Recently the stock market has slid at levels not seen since the Global Financial Crisis of 2008.
Then, a week later, the stock markets managed to rebound thanks to intervention by the Federal Reserve and other global central banks. However, the honeymoon was short lived as the magic of emergency interest rate cuts quickly wore off and stocks began shedding their gains once again.
With so much uncertainty in the world today, it’s becoming increasingly difficult for stock market investors to make an educated guess at what’s going to happen from one day to the next. Perhaps that’s why more people are looking at real estate as a potential hedge if the stock market keeps going from bull to bear.
How Real Estate Typically Performs During Bear Markets
The Volatility Index (VIX) was developed back in 1993 by the Chicago Board Options Exchange. VIX is used to compare the correlation of price movement between two different assets. Assets with a 100% correlation move up and down at the same time, while those with less correlation move in opposite directions.
A recent article from MarketWatch notes that according to the Case-Shiller Housing Index, a collection of indexes that tracks U.S. housing prices, the housing market in the U.S. is only 40% as volatile as the stock market.
BlackRock, a global investment firm with $6.84 trillion in assets under management, also advises its clients to diversify with real estate. According to the firm, benefits of investment real estate include:
- Lower correlation to stock market performance
- Immediate cash flow generation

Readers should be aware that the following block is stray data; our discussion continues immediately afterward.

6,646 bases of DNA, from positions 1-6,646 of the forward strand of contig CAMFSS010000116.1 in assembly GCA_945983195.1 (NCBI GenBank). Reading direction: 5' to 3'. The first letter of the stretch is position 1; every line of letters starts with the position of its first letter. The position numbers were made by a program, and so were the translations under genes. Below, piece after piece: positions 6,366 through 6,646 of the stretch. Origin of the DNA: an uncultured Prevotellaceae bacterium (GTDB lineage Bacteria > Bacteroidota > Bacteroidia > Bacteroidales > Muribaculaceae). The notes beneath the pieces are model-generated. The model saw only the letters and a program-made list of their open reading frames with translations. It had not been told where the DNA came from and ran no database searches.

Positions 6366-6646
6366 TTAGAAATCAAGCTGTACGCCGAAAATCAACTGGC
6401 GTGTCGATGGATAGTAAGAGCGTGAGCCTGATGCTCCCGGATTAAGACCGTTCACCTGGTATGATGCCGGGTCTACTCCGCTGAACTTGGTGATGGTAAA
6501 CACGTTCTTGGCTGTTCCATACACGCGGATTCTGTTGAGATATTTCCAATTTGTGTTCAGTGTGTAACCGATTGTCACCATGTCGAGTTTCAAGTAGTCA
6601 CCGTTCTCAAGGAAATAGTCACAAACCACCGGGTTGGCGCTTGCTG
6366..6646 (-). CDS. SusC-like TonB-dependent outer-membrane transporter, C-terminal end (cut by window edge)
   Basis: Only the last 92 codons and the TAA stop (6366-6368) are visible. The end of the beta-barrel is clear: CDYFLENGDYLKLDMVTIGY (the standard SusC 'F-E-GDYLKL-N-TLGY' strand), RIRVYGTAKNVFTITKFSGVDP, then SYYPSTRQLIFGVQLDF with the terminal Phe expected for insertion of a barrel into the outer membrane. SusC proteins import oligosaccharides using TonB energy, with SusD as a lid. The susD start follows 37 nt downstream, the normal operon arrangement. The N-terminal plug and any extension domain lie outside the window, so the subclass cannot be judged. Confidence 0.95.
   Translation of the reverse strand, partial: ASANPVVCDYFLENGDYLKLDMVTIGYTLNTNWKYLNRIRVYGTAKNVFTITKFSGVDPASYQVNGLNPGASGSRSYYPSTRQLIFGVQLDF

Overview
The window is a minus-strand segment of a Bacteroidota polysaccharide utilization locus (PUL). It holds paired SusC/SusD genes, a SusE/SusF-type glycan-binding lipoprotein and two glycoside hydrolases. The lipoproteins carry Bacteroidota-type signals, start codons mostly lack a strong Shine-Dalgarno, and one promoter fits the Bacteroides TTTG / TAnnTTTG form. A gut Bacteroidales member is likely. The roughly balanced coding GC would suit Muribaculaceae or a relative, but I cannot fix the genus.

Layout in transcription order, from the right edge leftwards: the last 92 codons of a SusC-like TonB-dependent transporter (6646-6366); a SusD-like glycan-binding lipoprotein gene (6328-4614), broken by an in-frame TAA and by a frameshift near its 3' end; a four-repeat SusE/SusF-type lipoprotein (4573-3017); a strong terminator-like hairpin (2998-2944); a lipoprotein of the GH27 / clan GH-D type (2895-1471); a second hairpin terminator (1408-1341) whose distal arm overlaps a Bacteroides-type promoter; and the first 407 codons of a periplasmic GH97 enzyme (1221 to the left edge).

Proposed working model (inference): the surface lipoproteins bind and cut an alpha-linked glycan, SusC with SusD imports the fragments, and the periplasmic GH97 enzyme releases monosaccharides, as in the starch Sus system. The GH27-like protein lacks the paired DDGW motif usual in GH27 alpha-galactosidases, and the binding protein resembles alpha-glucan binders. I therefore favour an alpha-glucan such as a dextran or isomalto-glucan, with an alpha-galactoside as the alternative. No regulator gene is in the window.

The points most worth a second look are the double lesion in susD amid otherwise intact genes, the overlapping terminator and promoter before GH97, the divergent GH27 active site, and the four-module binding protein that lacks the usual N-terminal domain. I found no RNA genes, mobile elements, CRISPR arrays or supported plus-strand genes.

- Potential for asset appreciation and capital gains
Some investors believe that real estate is inherently riskier than stocks and bonds. But MarketWatch observes that the risk in real estate is created by the unwise use of leverage, not the asset class itself.
Single-Family Rentals vs. Stocks and Bonds
Real estate is a very broad asset class, consisting of various subclasses such as single-family (for-sale and rental), small and large multifamily, commercial (office and retail), industrial (light and heavy), and land. To help hedge against stock market volatility, investors may choose to diversify with a broad-based REIT (Real Estate Investment Trust) or ETF (Exchange Traded Fund) or invest directly in a specific subclass of the real estate sector.
Roofstock conducted a study comparing the returns on one specific subclass - single-family rental housing - to stocks and bonds. The company analyzed single-family housing returns data from three sources: U.S. Census Bureau, S&P 500, and 10-Year Treasury returns data from 1992 to 2017.
Key takeaways from Roofstock’s research included:
- Over the past 25 years, single-family rental returns were nearly identical to stock returns and outperformed bonds, but with far less volatility
- As home prices plummeted during the depths of the Great Recession (2008-2010), the national median single-family rental rate (i.e. the median rent amount tenants are paying) never turned negative, instead flattening before returning to growth in 2011
- Single-family rentals have historically offered more attractive risk-adjusted returns than the S&P 500 and bonds